The same with guns. A gun is only as good or bad as its wielder. It can be used for sport and recreation, or to provide food for oneself and one's family. It can be used to commit a myriad of crimes and sins, and it can be used to prevent crime and protect innocents from harm.

ananias said...

Precisely 18 years after abortion became legal in each region of our nation the crime rate fell dramatically. I think this is telling us that if you force someone into a world that doesn't want them they may just reflect the favor. The very geometry of our world has a way of turning misguided attempts at kindness into the ugliest of tragedies. Such is the case for religion.

What makes both guns and sex atypically dangerous is that they directly invoke, and most appeal to, our emotional brains. I believe our emotions are there to help us learn before we're capable of knowing anything (let alone something as abstract as the idea of knowledge.) Emotions are just the bootstrapping routines that bring each mind into operation. A reasoning mind can then form to take control.

We are moved by music because it is overstimulating the part of our brains designed to notice and decode language. It too has a seemingly supernatural power to touch us in ways that feel especially meaningful without actually communicating anything at all. What could be a bigger tipoff? Steven Pinker explains this conjecture and his work rings very true to me.

In some areas, like love and commitment, the mechanism of emotion leaves us in a very paradoxical predicament. We don't want our reasoning minds to know why we love someone because they'd then be capable of easily spotting an even better match. We surround our love with a sacredness, a mystique, or invent an imaginary firewall we call god to prevent us from ever understanding it. For most of us this works way too well. And we've allowed this evolutionary technology--a handful of memes--designed to help us form committed relationships to morph into arguably the most dysfunctional industry that has ever existed--practically a perfect distillation of everything that is antithetical to life. Religion is the poster child for the heuristic that things, most naturally, just tend to bring about their own opposite.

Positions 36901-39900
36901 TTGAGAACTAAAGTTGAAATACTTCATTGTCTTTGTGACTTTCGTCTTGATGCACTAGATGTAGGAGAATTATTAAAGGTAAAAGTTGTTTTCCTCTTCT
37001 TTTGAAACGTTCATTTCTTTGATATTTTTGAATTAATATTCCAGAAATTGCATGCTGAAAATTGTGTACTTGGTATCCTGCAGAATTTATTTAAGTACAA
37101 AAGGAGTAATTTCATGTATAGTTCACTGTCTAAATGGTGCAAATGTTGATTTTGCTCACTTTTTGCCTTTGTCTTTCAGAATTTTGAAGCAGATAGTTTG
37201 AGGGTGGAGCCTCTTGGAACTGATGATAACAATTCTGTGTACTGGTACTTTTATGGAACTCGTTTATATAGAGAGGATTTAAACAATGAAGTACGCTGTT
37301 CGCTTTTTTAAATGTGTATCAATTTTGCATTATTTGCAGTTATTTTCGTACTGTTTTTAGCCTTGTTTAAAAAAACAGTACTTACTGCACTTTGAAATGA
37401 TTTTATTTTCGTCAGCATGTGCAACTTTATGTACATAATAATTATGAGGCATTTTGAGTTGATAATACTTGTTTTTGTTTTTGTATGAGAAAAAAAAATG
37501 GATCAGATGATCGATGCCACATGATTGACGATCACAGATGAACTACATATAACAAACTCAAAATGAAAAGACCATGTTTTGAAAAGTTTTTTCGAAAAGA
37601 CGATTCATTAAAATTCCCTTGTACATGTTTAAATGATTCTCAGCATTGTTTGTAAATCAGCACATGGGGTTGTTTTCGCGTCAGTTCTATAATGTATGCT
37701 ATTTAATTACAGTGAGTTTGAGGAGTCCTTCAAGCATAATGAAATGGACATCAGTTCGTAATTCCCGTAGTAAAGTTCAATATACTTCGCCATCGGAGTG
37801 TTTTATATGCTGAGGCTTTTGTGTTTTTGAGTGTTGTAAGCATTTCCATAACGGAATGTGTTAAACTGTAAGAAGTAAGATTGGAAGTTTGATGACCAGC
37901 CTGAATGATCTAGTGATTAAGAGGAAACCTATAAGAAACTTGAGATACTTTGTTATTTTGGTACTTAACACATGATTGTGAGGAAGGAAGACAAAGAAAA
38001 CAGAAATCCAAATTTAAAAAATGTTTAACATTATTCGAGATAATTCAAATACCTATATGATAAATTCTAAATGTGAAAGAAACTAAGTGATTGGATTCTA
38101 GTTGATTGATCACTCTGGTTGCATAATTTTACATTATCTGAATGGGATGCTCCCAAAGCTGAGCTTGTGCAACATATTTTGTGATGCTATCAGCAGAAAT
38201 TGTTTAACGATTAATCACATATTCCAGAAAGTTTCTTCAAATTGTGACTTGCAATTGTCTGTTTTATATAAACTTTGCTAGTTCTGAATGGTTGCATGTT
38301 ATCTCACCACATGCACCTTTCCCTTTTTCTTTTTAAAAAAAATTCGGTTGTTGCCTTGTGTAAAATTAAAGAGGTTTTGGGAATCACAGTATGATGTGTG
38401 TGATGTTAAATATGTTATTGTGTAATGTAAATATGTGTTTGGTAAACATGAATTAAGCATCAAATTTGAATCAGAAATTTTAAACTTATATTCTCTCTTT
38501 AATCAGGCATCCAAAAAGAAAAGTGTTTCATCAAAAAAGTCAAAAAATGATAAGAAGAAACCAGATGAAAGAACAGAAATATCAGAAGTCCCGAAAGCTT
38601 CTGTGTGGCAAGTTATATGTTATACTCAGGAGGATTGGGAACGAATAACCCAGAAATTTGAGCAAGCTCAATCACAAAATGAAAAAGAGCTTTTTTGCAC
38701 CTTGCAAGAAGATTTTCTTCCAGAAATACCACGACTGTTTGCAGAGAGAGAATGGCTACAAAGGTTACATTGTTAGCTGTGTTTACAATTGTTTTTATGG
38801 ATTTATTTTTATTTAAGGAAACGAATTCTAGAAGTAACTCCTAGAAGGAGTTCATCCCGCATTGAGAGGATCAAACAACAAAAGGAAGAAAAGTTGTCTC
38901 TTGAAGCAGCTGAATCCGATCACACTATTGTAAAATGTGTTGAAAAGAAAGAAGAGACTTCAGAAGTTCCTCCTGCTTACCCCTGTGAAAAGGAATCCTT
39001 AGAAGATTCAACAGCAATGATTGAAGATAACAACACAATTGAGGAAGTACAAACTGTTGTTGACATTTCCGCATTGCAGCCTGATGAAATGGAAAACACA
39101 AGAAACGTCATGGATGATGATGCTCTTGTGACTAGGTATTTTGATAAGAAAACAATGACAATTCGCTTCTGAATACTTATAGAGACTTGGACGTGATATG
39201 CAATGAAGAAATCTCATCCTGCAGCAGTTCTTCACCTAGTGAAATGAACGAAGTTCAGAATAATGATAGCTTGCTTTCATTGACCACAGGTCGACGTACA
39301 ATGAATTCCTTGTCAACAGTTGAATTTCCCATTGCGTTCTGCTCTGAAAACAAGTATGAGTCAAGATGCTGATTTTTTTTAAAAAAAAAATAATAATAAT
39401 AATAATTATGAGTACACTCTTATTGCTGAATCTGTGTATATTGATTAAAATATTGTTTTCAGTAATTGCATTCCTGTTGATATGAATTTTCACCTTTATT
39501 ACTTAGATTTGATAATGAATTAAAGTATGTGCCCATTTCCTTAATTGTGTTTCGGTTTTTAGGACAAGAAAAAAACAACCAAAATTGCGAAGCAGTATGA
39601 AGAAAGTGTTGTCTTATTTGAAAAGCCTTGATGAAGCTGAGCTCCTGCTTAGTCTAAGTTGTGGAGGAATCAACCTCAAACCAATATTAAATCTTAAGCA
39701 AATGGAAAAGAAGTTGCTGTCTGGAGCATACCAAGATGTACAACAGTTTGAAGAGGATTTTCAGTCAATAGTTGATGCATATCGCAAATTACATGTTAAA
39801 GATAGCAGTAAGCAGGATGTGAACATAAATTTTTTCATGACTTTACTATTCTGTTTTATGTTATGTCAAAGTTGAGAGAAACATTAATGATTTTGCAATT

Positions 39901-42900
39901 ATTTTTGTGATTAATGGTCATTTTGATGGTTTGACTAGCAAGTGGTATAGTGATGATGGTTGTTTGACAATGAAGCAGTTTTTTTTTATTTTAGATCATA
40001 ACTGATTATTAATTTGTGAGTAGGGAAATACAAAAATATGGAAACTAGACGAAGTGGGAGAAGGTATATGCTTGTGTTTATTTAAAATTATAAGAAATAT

Unfortunately for all of the mates I've ever had, this internal subterfuge never worked better on me than the flimsiest of négligées. My mind just tears it off and discards it without a second thought to get at the goodies beneath. And maybe the truth too. (Although I have to admit another part of it seems to see this all going on but just sits there to ponder why the other dude is so brutally ruthless! It's like all my cowardice is concentrated into the emotional part of my mind--leaving the rational part way too foolishly arrogant. Which I think my writing reflects perhaps too well. Just an AS aside I know my wife will love.)

So I suppose my whole point in writing this was to convey the perspective I have on our emotions and the kinds of challenges I think they pose for us to overcome. I think trying to connect love and sex is a fools errand that can only leave us disadvantaged and deluded. Sex has such overwhelmingly powerful emotions it's bound to destroy the objectivity that's essential to recognize a good match. My advice is to marry someone only after you're basically sick of sex with them but would be willing to give it up just to have their lasting company.

Finally, if you know anyone personally that you wouldn't feel badly about shooting then you should probably have a gun. Because statistically, you're most likely to shoot someone you know.